The UK government has convened the Herbal Medicines and Practitioners Working Group (HMPWG) to find solutions to long-standing issues surrounding the regulation of herbal products and practitioners in the UK. In essence, these thorny problems arise through a clash between European Union (EU) law, particularly the Traditional Herbal Medicinal Products Directive (THMPD; Directive 2004/24/EC), and the use of herbs and herbal products by practitioners under UK law.
In a nutshell, there are two options on the table for practitioner regulation:
1. Statutory regulation (SR) – only suitably qualified herbalists whose names are added to a government-approved register will be legally able to practise herbal medicine
2. Voluntary self-regulation (VSR) – professional associations will be responsible for policing their members under a strengthened Code of Practise.
A broad debate on this issue is extremely important, since its implications go well beyond practitioners of herbal medicine. Numerous disciplines use herbs on a daily basis, and it is vital that they understand how their access to herbs may be affected by the government’s eventual decision.
What do you think about government regulation?
Has your professional association polled its members to gauge feeling on this issue? If not, we urge you to get in touch with them and politely request that they do so. It is key to have access to data on each of the options and make up your own mind. Please feel free to use any of the material in this letter or the referenced documents to support your request.
What are the issues?
The THMPD is supposed to provide a registration/licensing regime for manufactured herbal medicines that is similar to, but simpler than, the licensing system for pharmaceutical drugs. However, there are numerous problems with the THMPD, but the key point here is that it applies to all manufactured/industrially produced herbal products. Many of these are relied upon by herbal practitioners, especially practitioners of non-Western herbal traditions, such as Indian Ayurveda or traditional Chinese medicine. Since it is extremely difficult for companies to obtain a license under the THMPD scheme – known as Traditional Herbal Registration (THR) in the UK – hundreds of products are being taken out of the hands of herbalists.
In May 2011, the UK government proposed SR as the solution. Statutorily registered herbalists would become ‘authorised health-care professionals’ under Article 5.1 of EU medicines law (Directive 2001/83/EC), thereby regaining access to the full range of herbal products. The current working group, the HMPWG, was set up when it later became clear that this option would conflict with certain rulings of the European Court of Justice. However, the government is still considering SR as a means of ensuring public safety[i], since only competent practitioners will gain access to the register, however, this has not yet been demonstrated to the satisfaction of many attending the WG meetings.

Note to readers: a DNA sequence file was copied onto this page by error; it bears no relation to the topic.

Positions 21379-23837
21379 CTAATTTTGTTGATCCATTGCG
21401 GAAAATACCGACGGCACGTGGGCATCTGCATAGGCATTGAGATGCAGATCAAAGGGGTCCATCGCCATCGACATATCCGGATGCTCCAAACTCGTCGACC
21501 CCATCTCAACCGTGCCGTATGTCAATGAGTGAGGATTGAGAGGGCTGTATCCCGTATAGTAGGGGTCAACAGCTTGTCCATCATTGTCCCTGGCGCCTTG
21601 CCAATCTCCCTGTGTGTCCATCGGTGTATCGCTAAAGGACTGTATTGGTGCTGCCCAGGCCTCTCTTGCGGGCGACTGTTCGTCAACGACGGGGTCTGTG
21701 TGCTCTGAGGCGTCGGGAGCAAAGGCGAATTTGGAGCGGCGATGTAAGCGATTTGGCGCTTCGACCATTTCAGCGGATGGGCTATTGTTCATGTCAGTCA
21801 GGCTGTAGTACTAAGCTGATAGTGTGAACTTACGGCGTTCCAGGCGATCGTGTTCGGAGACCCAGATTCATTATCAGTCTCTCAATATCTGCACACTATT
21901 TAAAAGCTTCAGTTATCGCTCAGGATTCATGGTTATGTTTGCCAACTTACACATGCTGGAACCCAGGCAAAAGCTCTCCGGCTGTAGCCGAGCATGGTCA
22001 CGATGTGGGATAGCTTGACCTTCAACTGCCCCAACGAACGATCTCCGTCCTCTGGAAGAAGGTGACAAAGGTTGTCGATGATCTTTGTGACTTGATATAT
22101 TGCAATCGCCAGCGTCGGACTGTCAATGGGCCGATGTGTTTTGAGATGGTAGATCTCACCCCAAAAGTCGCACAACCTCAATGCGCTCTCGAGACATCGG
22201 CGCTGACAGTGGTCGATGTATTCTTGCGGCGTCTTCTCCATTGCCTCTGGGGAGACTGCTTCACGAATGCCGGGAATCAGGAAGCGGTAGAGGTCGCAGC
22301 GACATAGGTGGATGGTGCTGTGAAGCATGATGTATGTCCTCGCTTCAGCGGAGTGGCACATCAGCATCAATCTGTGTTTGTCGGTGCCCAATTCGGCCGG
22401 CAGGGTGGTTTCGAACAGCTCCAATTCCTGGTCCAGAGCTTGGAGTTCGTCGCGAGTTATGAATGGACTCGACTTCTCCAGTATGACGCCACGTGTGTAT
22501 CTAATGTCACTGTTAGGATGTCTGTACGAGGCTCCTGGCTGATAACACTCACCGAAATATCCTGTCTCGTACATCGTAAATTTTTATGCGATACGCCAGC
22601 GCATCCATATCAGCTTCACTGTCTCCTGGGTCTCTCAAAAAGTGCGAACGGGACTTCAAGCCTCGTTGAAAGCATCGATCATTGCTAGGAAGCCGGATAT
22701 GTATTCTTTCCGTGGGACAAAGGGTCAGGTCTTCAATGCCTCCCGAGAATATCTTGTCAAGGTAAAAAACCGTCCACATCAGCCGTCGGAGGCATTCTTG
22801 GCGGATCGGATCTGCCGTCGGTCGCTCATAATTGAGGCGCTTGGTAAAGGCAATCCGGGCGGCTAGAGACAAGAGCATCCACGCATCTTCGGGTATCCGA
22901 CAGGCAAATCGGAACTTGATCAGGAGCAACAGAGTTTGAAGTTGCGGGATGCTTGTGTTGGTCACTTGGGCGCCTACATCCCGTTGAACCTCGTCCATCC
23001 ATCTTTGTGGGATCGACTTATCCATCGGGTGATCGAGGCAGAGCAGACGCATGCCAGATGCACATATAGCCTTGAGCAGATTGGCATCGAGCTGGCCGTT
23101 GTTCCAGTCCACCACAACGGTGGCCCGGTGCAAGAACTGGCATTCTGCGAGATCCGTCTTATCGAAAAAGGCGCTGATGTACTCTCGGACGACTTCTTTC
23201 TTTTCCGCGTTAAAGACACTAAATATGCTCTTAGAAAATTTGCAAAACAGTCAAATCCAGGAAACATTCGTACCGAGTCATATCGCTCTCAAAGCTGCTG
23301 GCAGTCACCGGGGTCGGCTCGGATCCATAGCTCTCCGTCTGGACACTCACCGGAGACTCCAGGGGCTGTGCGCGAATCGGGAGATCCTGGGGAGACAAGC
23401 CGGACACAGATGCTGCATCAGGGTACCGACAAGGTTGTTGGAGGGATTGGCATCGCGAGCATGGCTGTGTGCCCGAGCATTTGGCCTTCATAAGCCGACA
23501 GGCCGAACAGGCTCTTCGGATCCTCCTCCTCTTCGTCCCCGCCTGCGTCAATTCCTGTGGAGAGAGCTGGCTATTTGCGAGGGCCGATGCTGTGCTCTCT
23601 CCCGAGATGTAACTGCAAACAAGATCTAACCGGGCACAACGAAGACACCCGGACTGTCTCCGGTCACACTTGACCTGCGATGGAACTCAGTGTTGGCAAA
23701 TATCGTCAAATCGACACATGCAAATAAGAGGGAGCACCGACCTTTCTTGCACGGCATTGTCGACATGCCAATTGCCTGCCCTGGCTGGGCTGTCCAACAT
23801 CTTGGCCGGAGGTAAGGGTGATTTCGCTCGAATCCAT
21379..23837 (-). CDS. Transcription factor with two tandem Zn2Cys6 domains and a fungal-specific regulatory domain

For more information on SR and VR you can go to two documents on our web site:
“Table of options: ‘SR’ and voluntary self-regulation compared” takes a close look at the arguments both for and against SR and VSR, along with the option of maintaining the status quo. This document is tailored toward herbalists.
The second enclosed document, entitled “How statutory regulation and voluntary self-regulation will affect all practitioners”, shows how the government’s decision may affect your daily practise, whatever your speciality.
Have practitioners even been consulted?
The Association of Master Herbalists polled their members last year on the subject of SR vs VSR, and they came out overwhelmingly in favour of VSR. In order to inform and guide the vote, the AMH listed the pros and cons of each option (SR or VR), with the help of a briefing document drawn up by the ANH. The AMH position was that 1) if SR were the only option then we would be fools not to support it but that 2) if there were another option we would be fools not to consider it, and 3) the members should have a say in any decision made on their behalf. The result was an overwhelming 80% in favour of VR over SR.
We are not aware of any recent polling by other professional associations, whether large ones like the European Herbal & Traditional Medicine Practitioners Association (EHTPA) or smaller ones, to gauge how their members feel about SR/VSR in the current climate. Clearly, a more open debate on this subject would be educative for all concerned.
Herbal Users and Practitioners Forum
Contact email@example.com for more information[i] It should be pointed out that no clear evidence has been submitted on the actual level of risk posed to the public by either herbs or herbalists. Apparently some evidence will be submitted at the next HMPWG meeting, however it remains to be seen how impartial this will be.